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Strides (relaxed sprinting/stride-outs)

Lydiard training pyramid

Strides are generally 10-25 second (50-150m for most runners) controlled sprints.

Where aerobic runs focus on the cardiovascular system and anaerobic runs the metabolic system, strides improve neuromuscular coordination (the brain’s ability to fire motor units in muscles quickly and efficiently).

Strides can be employed with benefits throughout all phases of your training programme.

The purpose of strides is largely neuromuscular: to increase stride rate by recruiting fast-twitch motor units (muscle fibers), which increases speed and, more importantly, to increase stride length by increasing joint mobility (especially at the hip) and increasing leg muscle power, causing a greater propulsive thrust.  The short bursts of speed also improve your coordination and running form.  - Dr Jason Karp

Instruction: 

6 – 10 x 100m with jog-walk recovery interval

  1. Warm-up for 15 minutes.
  2. Stride-out 10 times over approximately 100m. Run fast but without tension.
  3. Let your body decelerate naturally instead of stopping quickly.
  4. The key is relaxed fast - such as starting a 5k race.
  5. Jog back to the start – take about 2-3 minutes of recovery jog so you have completely recovered your breathing.
  6. Cool-down 10 – 15 minutes.

“Run about 100m fast, concentrating on pulling the legs through fast, rather than on driving off the back leg, by using the quadriceps and lower stomach muscles. Try to maintain a near-normal stride and move the legs fast. Jog 300m before repeating. Always run the fast work with the wind.”- Arthur Lydiard, Running to the Top

Important points:

  • Estimating distance: approximation is fine. Many street lampposts are about 100 yards apart and soccer fields are about 100 yards long. A walking stride is about 3/4 meter so you can approximate 100 meters by taking 120-140 walking strides.
  • Always run strides with the wind at your back.

Rate of perceived effort:

2-6

Experienced competitors/elites:

Experienced competitors are naturally faster and can perform strides over slightly longer distances as long as they keep the movement relaxed and the recovery periods long enough to get their breath back. Track athletes in particular should supplement their stride sessions with sprint training focused on stride length, leg turn-over, high-knee lift, heel flick, acceleration and running tall.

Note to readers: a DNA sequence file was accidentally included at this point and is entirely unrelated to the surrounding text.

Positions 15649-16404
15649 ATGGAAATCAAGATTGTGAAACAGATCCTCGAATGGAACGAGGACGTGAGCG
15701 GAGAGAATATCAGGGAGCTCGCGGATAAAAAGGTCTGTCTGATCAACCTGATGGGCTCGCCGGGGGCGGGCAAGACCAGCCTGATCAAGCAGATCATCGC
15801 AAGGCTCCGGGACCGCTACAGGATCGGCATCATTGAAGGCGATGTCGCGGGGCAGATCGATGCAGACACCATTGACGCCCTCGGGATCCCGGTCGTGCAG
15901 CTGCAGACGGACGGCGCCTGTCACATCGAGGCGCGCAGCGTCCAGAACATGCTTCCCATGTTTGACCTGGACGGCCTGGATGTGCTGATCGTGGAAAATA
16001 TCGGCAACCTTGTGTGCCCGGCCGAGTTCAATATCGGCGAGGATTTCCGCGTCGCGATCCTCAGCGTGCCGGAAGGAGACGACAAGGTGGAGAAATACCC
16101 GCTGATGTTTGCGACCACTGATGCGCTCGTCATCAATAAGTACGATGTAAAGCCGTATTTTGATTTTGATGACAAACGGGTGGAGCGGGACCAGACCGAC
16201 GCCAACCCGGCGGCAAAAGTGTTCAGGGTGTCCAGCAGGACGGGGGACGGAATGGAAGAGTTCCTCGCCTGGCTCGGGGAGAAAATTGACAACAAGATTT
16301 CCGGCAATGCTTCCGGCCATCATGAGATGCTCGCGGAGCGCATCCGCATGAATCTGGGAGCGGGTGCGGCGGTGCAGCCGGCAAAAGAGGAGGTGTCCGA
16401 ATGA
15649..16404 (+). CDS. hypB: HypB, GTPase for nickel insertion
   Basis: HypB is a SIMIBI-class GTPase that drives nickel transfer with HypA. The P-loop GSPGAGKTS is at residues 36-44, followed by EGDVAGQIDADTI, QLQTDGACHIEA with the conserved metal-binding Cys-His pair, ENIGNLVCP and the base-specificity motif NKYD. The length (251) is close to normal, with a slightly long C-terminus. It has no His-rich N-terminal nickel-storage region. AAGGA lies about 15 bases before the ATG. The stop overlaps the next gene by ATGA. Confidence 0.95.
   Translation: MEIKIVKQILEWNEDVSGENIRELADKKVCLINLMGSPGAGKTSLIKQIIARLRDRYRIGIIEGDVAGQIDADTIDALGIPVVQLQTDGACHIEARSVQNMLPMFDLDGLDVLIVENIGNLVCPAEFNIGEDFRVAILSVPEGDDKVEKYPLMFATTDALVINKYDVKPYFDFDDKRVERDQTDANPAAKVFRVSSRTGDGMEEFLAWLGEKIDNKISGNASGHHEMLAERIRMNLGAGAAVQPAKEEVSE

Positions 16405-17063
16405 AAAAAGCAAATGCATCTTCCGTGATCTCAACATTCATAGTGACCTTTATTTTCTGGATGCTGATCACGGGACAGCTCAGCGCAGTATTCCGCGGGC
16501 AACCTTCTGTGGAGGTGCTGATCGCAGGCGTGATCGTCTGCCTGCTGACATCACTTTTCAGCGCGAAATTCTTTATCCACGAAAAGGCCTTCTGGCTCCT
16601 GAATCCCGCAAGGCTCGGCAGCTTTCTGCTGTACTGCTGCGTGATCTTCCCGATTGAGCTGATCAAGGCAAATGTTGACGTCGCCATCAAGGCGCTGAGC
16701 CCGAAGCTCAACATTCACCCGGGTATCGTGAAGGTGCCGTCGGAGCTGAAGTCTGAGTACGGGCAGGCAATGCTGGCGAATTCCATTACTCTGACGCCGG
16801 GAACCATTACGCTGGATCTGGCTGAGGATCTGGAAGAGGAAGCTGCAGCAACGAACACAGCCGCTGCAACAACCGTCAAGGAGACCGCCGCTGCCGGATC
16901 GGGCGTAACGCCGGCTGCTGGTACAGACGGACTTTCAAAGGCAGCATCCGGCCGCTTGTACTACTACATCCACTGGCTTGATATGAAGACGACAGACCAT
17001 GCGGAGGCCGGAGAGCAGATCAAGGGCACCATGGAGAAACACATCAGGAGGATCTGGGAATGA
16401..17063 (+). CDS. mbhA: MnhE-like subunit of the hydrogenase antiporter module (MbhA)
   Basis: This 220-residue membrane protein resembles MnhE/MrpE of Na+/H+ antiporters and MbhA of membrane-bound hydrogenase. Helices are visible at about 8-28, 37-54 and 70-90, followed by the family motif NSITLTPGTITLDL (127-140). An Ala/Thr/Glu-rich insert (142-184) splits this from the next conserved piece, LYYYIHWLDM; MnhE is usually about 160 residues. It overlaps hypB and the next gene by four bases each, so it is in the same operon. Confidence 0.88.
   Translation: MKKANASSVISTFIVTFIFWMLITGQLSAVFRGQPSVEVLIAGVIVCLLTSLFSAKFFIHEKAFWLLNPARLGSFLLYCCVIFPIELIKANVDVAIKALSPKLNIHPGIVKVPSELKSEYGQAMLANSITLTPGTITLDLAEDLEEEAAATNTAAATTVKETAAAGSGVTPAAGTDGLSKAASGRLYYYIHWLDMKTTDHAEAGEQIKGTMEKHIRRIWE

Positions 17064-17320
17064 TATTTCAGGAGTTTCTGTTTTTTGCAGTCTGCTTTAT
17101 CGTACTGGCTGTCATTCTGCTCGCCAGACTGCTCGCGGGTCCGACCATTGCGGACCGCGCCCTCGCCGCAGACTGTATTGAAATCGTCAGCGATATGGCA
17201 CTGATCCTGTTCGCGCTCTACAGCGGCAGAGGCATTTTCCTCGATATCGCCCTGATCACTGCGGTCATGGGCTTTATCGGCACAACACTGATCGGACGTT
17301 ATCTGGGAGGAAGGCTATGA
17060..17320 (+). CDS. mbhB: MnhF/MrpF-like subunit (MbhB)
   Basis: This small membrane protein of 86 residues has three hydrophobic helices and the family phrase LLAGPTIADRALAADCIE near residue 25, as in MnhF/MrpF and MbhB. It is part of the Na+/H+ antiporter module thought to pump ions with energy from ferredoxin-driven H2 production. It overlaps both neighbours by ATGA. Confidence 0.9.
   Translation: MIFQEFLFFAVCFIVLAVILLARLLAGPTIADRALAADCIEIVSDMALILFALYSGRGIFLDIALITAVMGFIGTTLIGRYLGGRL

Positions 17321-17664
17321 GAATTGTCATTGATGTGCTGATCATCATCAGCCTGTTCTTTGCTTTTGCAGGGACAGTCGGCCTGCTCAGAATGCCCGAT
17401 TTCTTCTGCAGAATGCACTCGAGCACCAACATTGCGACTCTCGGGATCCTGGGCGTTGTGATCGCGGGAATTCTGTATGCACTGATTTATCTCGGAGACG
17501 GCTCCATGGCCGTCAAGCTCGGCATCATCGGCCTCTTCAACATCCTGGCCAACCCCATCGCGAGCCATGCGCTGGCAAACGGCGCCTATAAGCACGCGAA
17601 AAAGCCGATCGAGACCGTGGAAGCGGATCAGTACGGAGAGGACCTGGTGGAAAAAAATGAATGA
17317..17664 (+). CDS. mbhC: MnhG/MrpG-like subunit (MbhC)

Adaptations

  • Anaerobic high energy phosphate metabolism (alactic metabolism)
  • Neuromuscular coordination
  • Speed

Skill:

  • Relaxation while running fast
  • Practice generating speed through four positive focuses, don’t think “hard” think: relaxed, fast, light and tall

“It is important to try and relax during races and training by running varying distance from 100m to 300m. Keeping the upper body relaxed and concentrating on running with a good technique will help you run faster times without being basically fitter.” – Arthur Lydiard, Running to the Top

Biggest mistakes:

  • Forcing speed by tensing muscles and reinforcing poor form
  • Not allowing adequate recovery by running too fast in-between and forcing the body into anaerobic glycolysis (turning your easy day into a light anaerobic interval session)

Vasala and Kip Keino showcasing perfect sprint formVariations

Longer strides: Lydiard employed many different combinations of distance and repetitions in his programmes. As you progress through the phases of training you can change the 10x100m workout to 4x300m or 3x200m; the permutations are endless but generally don’t stride any longer than about 25 seconds strides as this will start to induce an acidosis similar to what intervals create and make it difficult to maintain relaxed form.

Supplementary strides: strides can be tagged onto other sessions provided these are not hard workouts. Performing strides in a severely fatigued state defeats the purpose of the workout but a set of 50m strides following an easy aerobic run helps maintain running form and doubles up as stretching.

Terrain: strides can be done anywhere – track, road, park, trail, sports field… Find a flat area where you don’t have to worry about twisting your ankles.

Parts of the workout descriptions are adapted from BreakThrough Running with permission.

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